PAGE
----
ISSN (Print) - 0012-9976 | ISSN (Online) - 2349-8846

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Bitter Medicine

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The ongoing strike in several states by unions in the  power sector serves to highlight the crisis in the sector.   Low per capita power consumption figures, high peaking shortages, economically insane tariff policies, poor technical efficiency in terms of plant availability, plant load and losses during transmission and distribution, grossly inadequate investment in transmission and distribution, massive corruption that colludes with ubiquitous theft of power from the state-owned distribution networks, lack of accountability and work ethics within the power sector – all the ills of the power sector can be traced to the government monopoly over power in combination with bankrupt politics.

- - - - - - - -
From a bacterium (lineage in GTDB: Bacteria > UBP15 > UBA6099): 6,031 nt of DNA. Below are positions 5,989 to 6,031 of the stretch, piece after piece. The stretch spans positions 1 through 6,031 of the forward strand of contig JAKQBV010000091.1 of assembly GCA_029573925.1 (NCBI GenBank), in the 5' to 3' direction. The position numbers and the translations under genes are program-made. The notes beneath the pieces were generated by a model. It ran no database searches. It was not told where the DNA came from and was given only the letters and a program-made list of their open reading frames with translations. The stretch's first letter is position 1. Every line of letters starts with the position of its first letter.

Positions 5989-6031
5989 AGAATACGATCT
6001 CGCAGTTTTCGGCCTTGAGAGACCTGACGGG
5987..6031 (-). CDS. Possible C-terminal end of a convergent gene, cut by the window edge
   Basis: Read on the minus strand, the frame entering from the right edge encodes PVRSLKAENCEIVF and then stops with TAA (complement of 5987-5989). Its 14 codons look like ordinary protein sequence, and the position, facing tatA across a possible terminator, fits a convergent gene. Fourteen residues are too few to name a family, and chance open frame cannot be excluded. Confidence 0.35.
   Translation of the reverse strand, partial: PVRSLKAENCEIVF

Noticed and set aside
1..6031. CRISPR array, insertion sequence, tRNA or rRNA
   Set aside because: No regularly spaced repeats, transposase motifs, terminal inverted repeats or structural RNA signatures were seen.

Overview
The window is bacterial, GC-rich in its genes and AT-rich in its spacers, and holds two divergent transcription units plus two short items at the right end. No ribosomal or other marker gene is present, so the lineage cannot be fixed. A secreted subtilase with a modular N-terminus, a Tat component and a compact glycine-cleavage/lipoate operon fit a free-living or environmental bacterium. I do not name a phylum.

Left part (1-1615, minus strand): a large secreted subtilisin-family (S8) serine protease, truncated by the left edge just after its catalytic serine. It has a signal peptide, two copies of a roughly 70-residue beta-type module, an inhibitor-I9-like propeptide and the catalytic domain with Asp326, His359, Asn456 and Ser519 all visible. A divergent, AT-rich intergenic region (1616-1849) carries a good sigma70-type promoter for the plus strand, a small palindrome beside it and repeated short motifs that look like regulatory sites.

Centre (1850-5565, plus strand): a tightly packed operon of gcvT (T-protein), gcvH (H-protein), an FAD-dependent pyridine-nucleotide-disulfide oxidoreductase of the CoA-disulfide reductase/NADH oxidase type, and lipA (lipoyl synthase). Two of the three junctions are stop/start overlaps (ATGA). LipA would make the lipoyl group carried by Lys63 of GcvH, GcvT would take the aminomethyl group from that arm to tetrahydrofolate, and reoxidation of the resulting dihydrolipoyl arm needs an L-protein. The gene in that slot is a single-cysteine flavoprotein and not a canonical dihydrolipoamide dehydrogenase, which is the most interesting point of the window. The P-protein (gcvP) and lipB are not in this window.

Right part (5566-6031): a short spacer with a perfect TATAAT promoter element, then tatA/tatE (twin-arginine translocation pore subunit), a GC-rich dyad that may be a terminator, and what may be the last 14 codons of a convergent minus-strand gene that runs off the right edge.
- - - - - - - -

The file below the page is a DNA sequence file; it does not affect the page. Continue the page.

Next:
If politics were to turn benign and sensible, continued state monopoly could, at a pinch, still meet the country’s power needs, even if at a lower level of efficiency than would be possible otherwise. However, the direction of reform in the power sector has to be to abandon the government monopoly. This is so, not just because there is no magic at work that causes politics to suddenly turn benign and sensible. Another factor that necessitates the unbundling of the power sector and entry of private operators into most of the activities that emerge from the bundle is the technological and managerial evolution that has taken place in the power sector, which makes the sector amenable to healthy competition.

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